Yes, the 1&1 package is very cheap. I would recommend using your own domain name as the 1&1 email addresses are not very elegant. Unlike some providers, if you use 1&1 to register a new domain name it will be registered in your name, i.e. you will be the owner, not 1&1. Aside from the great price, 1&1 has a superb reputation amongst web professionals. They have been around for years so it was "price + reputation" that convinced me to go with them.
(If you already own a domain name you can still use 1&1 by updating your MX records or set forwarding for emails to your 1&1 account. 1&1 email addresses are in the format email@example.com. You can optionally set-up a catch-all mailbox.)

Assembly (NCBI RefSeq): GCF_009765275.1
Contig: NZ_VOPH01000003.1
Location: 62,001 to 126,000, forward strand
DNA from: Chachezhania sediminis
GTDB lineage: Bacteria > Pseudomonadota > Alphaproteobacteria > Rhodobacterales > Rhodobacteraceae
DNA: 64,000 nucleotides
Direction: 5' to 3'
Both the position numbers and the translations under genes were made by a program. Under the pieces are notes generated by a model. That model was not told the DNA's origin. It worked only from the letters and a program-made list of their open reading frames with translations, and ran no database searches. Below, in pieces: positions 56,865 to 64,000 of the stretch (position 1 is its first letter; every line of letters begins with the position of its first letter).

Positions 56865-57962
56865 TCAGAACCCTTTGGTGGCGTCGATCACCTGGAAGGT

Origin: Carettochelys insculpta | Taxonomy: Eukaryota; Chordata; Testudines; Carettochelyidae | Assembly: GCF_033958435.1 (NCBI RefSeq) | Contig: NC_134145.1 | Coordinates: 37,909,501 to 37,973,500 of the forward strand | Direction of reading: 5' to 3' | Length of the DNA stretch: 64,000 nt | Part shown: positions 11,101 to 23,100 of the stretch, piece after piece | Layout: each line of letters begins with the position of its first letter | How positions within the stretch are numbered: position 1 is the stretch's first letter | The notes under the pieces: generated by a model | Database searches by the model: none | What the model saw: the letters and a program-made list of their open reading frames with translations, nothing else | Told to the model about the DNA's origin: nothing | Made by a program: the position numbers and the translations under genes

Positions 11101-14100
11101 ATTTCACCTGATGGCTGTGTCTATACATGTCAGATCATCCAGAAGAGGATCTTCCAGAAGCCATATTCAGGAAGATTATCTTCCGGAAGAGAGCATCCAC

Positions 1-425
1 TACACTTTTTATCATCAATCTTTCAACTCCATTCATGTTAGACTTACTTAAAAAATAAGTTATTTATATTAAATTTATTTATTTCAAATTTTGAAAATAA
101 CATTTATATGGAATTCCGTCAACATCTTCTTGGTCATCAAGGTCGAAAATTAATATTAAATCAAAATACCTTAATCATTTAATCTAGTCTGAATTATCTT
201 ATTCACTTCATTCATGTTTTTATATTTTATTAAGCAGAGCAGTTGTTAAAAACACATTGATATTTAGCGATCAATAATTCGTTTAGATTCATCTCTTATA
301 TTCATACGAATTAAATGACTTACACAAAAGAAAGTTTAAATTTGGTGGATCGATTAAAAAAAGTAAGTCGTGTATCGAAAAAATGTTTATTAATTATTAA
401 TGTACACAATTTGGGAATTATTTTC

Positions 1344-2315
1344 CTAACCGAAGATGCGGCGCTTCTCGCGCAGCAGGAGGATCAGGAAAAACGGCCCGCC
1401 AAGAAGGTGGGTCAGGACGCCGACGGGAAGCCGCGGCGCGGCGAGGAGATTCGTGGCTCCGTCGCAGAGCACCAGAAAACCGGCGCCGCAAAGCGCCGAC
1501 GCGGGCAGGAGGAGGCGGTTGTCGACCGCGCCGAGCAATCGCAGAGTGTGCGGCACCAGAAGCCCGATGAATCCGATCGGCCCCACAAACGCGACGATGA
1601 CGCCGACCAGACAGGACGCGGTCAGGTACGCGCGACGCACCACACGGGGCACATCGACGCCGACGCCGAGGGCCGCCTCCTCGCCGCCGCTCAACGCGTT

I access email on the 1&1 servers via IMAP from a variety of workstations. I use both MS Outlook 2003 (on WinXP) and KDE Kontact (on Suse 10.1). You can also access your 1&1 server mailbox via their webmail interface. The 1&1 servers support secure SMTP/IMAP/POP connections using SSL/TLS. I've been using 1&1 for around 18 months now and it's been 100% reliable.
- 01-10-06, 04:45 PM #10
there is a good free email service @ http://www.organiclive.co.uk
Last edited by organic; 02-10-06 at 12:23 PM. Reason: to now include free email service